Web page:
I wrote this piece last year when I randomly learnt about the landmark case, United States v. One Book Called Ulysses. It was such a bizarre story that I was inspired enough to blog about it with my pseudo-art-historian hat on.

In 1922, in the temporal heart of Prohibition-era America, a man named James Joyce wrote what would be later considered the most controversial novel of the twentieth century. Ulysses chronicled the stream of consciousness of a character named Leopold Bloom, who lived in Joyce’s contemporary Dublin. The text was simultaneously esoteric and coarse, and whatever semblance of a plot punishingly difficult to follow due partly to changing, unreliable narration.

A literary magazine called The Little Review published chapters of the novel in serial form. This was common for the day, and would have otherwise been unspectacular – but for one chapter that depicted a female character masturbating. The ensuing public outrage directed at the Review halted further publication of the novel.

Until 1933. Random House challenged the prohibition in the landmark case, United States vs. One Book Called Ulysses. The case rested on discovering whether Ulysses was a work of obscenity and frivolity, or whether it contained serious literary merit. To do so, Joyce was hauled into court and ordered to testify on the intent of his work.

But to Joyce, this was asking the magician to reveal the nature of his illusions. Joyce knew that Ulysses was dense and unforgiving. He intended it to be that way. He was living and working in a time that saw Pablo Picasso subvert the basic requirement of consistent visual perspective. Joyce didn’t want permission: he wanted immortality. He told Harper’s Bazaar later on, “The demand I make of my reader is that he should devote his whole life to reading my books.”

So, therein lies the paradox. As Joyce presumably cared about Ulysses existing in the public consciousness, which required its text to be published and distributed, the American legal system presented him an impossible decision.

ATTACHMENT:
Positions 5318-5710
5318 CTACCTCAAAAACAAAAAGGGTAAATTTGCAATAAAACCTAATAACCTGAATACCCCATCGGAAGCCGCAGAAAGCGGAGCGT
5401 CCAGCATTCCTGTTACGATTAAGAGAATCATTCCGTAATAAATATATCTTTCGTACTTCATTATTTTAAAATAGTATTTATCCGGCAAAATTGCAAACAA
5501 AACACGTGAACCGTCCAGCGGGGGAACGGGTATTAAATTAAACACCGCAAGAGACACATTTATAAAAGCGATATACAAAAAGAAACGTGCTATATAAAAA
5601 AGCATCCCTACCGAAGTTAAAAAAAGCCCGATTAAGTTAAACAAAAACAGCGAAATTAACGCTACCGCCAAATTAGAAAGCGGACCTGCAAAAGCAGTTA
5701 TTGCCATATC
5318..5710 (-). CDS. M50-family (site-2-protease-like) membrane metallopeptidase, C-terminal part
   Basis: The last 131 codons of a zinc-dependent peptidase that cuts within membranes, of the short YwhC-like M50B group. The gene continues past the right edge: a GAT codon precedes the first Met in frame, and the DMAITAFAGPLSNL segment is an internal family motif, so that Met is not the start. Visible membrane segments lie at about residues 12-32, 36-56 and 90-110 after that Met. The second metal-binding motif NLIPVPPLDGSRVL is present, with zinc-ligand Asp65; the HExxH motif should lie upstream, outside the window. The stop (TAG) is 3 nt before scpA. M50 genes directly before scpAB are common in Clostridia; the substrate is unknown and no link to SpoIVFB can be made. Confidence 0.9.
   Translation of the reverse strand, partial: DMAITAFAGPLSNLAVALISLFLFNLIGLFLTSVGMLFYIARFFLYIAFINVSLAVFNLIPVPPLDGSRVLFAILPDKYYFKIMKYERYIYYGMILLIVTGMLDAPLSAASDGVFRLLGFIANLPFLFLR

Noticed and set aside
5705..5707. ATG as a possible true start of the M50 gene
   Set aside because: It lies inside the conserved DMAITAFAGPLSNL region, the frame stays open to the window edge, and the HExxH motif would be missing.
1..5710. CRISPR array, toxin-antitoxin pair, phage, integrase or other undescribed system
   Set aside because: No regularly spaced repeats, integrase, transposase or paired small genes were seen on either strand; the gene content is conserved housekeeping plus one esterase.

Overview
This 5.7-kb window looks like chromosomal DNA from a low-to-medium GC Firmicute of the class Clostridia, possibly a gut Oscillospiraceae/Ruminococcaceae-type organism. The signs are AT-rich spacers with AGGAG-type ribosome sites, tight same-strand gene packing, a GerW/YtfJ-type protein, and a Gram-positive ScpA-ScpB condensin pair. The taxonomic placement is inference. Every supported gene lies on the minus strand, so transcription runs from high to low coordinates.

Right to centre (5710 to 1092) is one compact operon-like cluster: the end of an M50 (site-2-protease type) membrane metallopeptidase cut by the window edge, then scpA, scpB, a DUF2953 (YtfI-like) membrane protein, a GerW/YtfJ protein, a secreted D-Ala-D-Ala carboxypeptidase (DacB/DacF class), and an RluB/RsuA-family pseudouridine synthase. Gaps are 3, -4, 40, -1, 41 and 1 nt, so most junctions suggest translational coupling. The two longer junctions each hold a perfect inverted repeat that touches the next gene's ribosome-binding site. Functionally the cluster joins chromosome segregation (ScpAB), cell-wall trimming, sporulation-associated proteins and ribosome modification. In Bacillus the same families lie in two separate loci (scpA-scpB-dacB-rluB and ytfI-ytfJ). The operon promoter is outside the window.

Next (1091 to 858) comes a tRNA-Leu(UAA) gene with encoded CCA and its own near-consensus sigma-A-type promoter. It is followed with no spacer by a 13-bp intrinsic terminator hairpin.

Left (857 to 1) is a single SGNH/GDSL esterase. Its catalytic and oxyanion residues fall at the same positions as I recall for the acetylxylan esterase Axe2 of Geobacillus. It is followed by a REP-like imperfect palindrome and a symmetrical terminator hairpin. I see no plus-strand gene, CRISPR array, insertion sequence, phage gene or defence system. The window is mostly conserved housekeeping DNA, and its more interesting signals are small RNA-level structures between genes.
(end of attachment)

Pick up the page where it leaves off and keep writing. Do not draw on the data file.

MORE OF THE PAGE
The case to discuss intent seems immediately at odds with Joyce’s wider artistic purpose. And yet, the early twentieth century was a time for contemplation and iteration on what constituted art. For much of Western cultural history, the value of a piece was determined by its execution, which was a function of the skill of the artist. The artist was dreamer, designer, and builder. Then, Marcel Duchamp turned a urinal on its side and challenged a reigning art society to include it in an exhibition. They declined. The floodgates gave way to impassioned debate on the relationship between the artist, craftsmanship, and the work.

By ceding to the demands of the court, Joyce could attempt to lay the groundwork for an extended conversation on this emerging distinction between artist and artisan in the literary realm. His “reveal-all” would hold disproportionate weight among the traditional cultural elite who still held onto the marriage between artist and work, but perhaps his emerging cohort of modernists – the group most likely to engage meaningfully with Ulysses’ subtext and grant him his immortality – would see through his explanation as nothing more than a gesture of placation. Joyce believed the erraticism of Ulysses was its key to notoriety, and to interpret Ulysses on the public record was to surrender one particular route. But perhaps that was an acceptable risk, because in the likeliest alternative world, no part of his novel would ever be engaged by the general American readership, no matter how strange or bold the writing.

On the other hand, around that time America was learning one of many early history lessons about human nature: The forbidden fruit is always the sweetest. Alcohol prohibition laws gave birth to bathtub moonshine. The case was the highest-profile challenge to First Amendment application in recent history. Ulysses had gained more notoriety through the publicity around the case itself than any mainstream distribution network could ever afford it. Joyce didn’t need to do anything to promote or defend his work – resourceful and curious members of the public found a way to get their hands on it. Distribution via smuggling from French publishing houses wasn’t quite the same as Random House royalties, but it added an unquantifiable level of artistically-relevant voyeurism to the work.

In the end, the book was vindicated without Joyce’s involvement.